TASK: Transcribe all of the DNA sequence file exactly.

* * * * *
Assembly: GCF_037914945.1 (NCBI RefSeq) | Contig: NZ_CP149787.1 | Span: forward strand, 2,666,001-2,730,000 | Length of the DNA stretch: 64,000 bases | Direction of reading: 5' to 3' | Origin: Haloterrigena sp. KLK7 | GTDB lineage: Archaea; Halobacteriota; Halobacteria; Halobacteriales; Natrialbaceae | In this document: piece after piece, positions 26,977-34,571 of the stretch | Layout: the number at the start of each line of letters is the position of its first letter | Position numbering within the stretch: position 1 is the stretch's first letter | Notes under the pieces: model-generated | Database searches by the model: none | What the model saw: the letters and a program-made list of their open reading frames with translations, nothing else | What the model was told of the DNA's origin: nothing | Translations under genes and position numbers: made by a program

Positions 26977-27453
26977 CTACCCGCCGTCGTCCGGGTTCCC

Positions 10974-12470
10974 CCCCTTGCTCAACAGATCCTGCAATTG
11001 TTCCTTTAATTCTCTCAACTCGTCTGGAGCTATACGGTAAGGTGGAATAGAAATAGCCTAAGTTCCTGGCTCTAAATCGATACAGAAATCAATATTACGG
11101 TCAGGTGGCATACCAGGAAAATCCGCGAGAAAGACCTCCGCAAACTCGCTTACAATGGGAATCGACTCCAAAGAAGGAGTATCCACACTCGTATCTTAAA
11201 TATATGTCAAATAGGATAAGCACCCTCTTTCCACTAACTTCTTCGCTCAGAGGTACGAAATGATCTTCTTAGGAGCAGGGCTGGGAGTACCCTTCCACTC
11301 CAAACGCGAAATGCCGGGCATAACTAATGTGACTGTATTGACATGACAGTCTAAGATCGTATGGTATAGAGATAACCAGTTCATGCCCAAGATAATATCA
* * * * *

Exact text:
Assembly: GCF_037914945.1 (NCBI RefSeq) | Contig: NZ_CP149787.1 | Span: forward strand, 2,666,001-2,730,000 | Length of the DNA stretch: 64,000 bases | Direction of reading: 5' to 3' | Origin: Haloterrigena sp. KLK7 | GTDB lineage: Archaea; Halobacteriota; Halobacteria; Halobacteriales; Natrialbaceae | In this document: piece after piece, positions 26,977-34,571 of the stretch | Layout: the number at the start of each line of letters is the position of its first letter | Position numbering within the stretch: position 1 is the stretch's first letter | Notes under the pieces: model-generated | Database searches by the model: none | What the model saw: the letters and a program-made list of their open reading frames with translations, nothing else | What the model was told of the DNA's origin: nothing | Translations under genes and position numbers: made by a program

Positions 26977-27453
26977 CTACCCGCCGTCGTCCGGGTTCCC

Positions 10974-12470
10974 CCCCTTGCTCAACAGATCCTGCAATTG
11001 TTCCTTTAATTCTCTCAACTCGTCTGGAGCTATACGGTAAGGTGGAATAGAAATAGCCTAAGTTCCTGGCTCTAAATCGATACAGAAATCAATATTACGG
11101 TCAGGTGGCATACCAGGAAAATCCGCGAGAAAGACCTCCGCAAACTCGCTTACAATGGGAATCGACTCCAAAGAAGGAGTATCCACACTCGTATCTTAAA
11201 TATATGTCAAATAGGATAAGCACCCTCTTTCCACTAACTTCTTCGCTCAGAGGTACGAAATGATCTTCTTAGGAGCAGGGCTGGGAGTACCCTTCCACTC
11301 CAAACGCGAAATGCCGGGCATAACTAATGTGACTGTATTGACATGACAGTCTAAGATCGTATGGTATAGAGATAACCAGTTCATGCCCAAGATAATATCA